27 February 2019 – An upgrade to a mobile phone app now offers farmers across Africa even more benefits and cutting-edge fertilizer use technology. This will help farmers to grow healthier, more productive with increasingly profitable crops, as a result of more informed use of how small amounts of fertilizer impact the crops which they grow.
Pilot work on the CABI Fertilizer Optimizer app in Uganda has shown that some farmers realised up to a seven-fold increase in yields. Using funding from the BBSRC Global Challenges Research Fund, the app has now been upgraded to make it easier to use. The new app includes the integrated soil fertility management (ISFM) pratices feature, and a calibration tool which helps farmers to apply the right quantity of fertilizer to their crops.
The Fertilizer Optimizer app is designed to help resource constrained farmers to maximise the return on investment on fertilizer, based on what they can realistically afford.
James Watiti, Coordinator of Development, Communication and Extension at CABI, explained: ‘The concept behind the CABI Fertilizer Optimizer app is easily transferable to the intermediaries and then to farmers through i training. Farmers think about the crops they wish to grow and what they can afford to spend on fertilizer. The app then makes suggestions about the most profitable way to apply the fertilizer. The Fertilizer Optimizer works even at very low levels of investment and help farmers to get the best possible returns.’
The app was developed using outputs of the research conducted in 13 countries and builds on the linear programming concepts developed by the University of Nebraska-Lincoln, to determine where the crop-nutrient combination generates the most optimal benefits. The tool also ensures that fertilizer recommendations are made within the Integrated Soil Fertility Management framework, further ensuring cost-effectiveness for farmers.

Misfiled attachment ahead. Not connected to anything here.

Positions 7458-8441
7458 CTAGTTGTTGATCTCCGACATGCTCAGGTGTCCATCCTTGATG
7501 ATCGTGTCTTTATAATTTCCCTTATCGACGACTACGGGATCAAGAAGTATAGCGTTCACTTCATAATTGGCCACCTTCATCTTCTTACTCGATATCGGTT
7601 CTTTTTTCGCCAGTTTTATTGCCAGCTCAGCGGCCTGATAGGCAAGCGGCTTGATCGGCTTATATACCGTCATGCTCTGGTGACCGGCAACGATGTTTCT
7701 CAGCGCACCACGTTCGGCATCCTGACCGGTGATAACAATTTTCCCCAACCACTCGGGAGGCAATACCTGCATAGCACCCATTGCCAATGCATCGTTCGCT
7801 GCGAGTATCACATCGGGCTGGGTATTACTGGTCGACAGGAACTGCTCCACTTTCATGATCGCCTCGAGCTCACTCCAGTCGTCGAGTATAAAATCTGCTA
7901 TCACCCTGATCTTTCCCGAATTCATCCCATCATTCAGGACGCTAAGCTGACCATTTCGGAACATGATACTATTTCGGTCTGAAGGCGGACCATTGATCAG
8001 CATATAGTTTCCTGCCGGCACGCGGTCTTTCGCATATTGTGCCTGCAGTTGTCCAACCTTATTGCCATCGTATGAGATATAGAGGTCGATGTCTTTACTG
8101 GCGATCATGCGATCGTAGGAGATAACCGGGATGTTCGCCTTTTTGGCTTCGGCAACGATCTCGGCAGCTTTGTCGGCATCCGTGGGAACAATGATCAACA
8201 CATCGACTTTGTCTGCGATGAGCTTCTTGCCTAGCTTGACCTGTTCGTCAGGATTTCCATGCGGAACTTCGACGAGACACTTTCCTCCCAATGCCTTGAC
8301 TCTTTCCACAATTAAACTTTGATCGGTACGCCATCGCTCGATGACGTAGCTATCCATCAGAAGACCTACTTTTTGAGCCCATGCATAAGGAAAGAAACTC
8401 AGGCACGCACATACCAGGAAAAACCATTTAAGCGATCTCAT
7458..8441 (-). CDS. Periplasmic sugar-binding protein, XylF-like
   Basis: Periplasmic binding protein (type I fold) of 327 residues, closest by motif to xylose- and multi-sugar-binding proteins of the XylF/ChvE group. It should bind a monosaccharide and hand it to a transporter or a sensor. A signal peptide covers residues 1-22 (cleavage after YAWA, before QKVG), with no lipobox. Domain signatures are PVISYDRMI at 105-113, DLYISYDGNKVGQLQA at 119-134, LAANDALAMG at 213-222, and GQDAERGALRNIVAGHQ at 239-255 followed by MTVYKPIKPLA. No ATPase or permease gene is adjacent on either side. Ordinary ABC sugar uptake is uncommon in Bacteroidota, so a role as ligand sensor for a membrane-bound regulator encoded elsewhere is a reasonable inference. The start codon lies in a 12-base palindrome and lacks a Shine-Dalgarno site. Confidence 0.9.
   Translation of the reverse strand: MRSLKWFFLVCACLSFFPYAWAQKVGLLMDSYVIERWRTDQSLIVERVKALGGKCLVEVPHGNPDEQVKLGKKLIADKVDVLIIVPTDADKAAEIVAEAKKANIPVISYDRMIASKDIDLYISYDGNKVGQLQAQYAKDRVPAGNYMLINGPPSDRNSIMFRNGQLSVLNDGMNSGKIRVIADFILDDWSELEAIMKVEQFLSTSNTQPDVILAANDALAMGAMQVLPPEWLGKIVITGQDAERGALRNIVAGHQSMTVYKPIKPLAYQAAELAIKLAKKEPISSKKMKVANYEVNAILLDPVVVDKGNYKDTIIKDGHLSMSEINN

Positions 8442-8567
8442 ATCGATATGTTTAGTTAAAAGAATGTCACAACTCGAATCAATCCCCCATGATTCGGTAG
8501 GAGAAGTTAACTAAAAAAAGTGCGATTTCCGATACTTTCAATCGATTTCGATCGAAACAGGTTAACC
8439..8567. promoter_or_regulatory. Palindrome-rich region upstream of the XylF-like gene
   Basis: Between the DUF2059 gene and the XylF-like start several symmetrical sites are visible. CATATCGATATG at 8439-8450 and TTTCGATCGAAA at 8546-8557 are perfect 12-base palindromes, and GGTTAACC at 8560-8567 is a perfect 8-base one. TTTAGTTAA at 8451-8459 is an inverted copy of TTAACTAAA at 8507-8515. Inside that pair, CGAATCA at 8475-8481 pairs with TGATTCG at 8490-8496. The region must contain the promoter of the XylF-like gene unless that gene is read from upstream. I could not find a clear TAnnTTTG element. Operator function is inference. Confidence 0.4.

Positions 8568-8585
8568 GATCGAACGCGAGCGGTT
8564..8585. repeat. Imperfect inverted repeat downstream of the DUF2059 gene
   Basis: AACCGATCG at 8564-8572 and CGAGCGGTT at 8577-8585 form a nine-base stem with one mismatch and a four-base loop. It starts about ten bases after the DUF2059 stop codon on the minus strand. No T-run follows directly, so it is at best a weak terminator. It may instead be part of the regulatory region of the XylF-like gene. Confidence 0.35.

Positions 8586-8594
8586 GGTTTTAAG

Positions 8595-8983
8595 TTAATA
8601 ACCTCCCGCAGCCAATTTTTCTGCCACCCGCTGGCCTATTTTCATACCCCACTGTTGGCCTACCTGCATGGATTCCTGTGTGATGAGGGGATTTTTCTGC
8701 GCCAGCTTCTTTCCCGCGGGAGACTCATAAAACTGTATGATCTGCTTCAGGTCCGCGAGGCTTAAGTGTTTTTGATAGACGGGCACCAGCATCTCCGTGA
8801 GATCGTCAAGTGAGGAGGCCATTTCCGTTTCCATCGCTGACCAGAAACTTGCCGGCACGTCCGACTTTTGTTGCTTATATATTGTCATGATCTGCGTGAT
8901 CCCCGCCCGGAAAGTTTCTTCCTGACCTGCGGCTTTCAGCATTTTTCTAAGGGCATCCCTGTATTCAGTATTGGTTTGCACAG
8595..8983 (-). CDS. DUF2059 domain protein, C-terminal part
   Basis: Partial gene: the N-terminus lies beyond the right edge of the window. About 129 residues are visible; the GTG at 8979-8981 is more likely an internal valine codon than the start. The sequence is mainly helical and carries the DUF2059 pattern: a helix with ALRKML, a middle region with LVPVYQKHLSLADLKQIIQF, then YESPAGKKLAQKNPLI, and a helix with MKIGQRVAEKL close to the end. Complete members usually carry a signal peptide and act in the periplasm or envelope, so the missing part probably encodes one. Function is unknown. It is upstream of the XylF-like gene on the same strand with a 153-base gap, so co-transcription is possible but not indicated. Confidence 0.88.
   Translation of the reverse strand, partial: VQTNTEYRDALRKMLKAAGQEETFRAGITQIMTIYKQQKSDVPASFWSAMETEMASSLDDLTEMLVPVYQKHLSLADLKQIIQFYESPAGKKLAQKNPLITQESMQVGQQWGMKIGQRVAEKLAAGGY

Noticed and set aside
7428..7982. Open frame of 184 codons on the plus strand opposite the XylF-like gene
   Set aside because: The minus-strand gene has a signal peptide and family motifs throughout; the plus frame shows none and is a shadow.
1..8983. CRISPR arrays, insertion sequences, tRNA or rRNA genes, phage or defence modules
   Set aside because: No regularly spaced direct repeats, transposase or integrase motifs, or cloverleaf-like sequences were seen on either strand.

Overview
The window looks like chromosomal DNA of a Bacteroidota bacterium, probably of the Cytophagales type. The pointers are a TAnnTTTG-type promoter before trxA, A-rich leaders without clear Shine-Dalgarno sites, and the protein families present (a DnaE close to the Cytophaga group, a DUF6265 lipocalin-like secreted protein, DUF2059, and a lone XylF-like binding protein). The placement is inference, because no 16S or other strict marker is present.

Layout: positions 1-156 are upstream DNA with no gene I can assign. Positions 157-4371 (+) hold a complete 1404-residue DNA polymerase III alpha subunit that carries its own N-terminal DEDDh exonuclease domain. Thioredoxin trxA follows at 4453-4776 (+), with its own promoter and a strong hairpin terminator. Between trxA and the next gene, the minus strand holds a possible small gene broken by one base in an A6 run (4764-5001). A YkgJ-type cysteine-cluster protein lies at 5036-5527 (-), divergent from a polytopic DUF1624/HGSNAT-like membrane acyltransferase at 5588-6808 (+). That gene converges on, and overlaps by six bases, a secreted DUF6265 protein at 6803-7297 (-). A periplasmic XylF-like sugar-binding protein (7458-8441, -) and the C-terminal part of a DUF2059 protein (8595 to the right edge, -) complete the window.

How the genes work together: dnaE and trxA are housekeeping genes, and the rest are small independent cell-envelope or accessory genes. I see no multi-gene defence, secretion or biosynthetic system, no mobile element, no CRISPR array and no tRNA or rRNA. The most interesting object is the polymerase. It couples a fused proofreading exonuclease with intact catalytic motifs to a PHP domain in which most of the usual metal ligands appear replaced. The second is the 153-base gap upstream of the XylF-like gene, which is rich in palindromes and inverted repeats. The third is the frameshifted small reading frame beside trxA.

CABI is now rolling out a programme of training for additional extension workers on the use of the Fertilizer Optimization Tools (FOT) with a target to reaching up to 1600 more farmers in Uganda. Across Africa, over 3,000 extension workers have already been empowered to use the FOTs to advise farmers on how to maximise their profits from investments in fertilizers. This is another opportunity to out scale the FOT across Africa.
A social media campaign will also be utilised to help promote the mobile app for FOT across 13 African countries. These are Burkina Faso, Ethiopia, Ghana, Kenya, Malawi, Mali, Mozambique, Niger, Nigeria, Rwanda, Tanzania, Uganda and Zambia.
George Oduor, Global Director Trade and Commodities at CABI, said: ‘There are over 50 million families living in the rural areas of the 13 countries where we have been exploring how to optimize fertilizer investment based on profit maximization. With the right delivery partnerships in place, all these families can benefit from this work and achieve greater food security and improved livelihoods. This will contribute to the United Nations’ Sustainable Development Agenda 2030 especially Sustainable Development Goal 2: Zero Hunger.’
Fertilizer Optimizer App
Download the Fertilizer Optimizer app free of charge from the Google Play Store.
Read more about how the Fertlizer approach could empower 50 million African families
Learn more about the Fertlizer Optimization Tool, including videos on how it works, from the Africa Soil Health Consortium website
CABI published two blogs ‘from the field’ showcasing how the Fertilizer Optimization Tool is benefiting farmers : ‘Fertilizer Optimization Tool pays dividends for farmers in Uganda’and ‘Fertilizer Optimization Tool helps son to teacher training school’.
The original conceptualization and development of the optimization tool was by the university of Nebraska-Lincoln. Jansen J, Wortmann CS, Stockton MC, Kaizzi CK (2013). Maximizing net returns to financially constrained fertilizer use. Agronomy Journal 105 (3) 573-578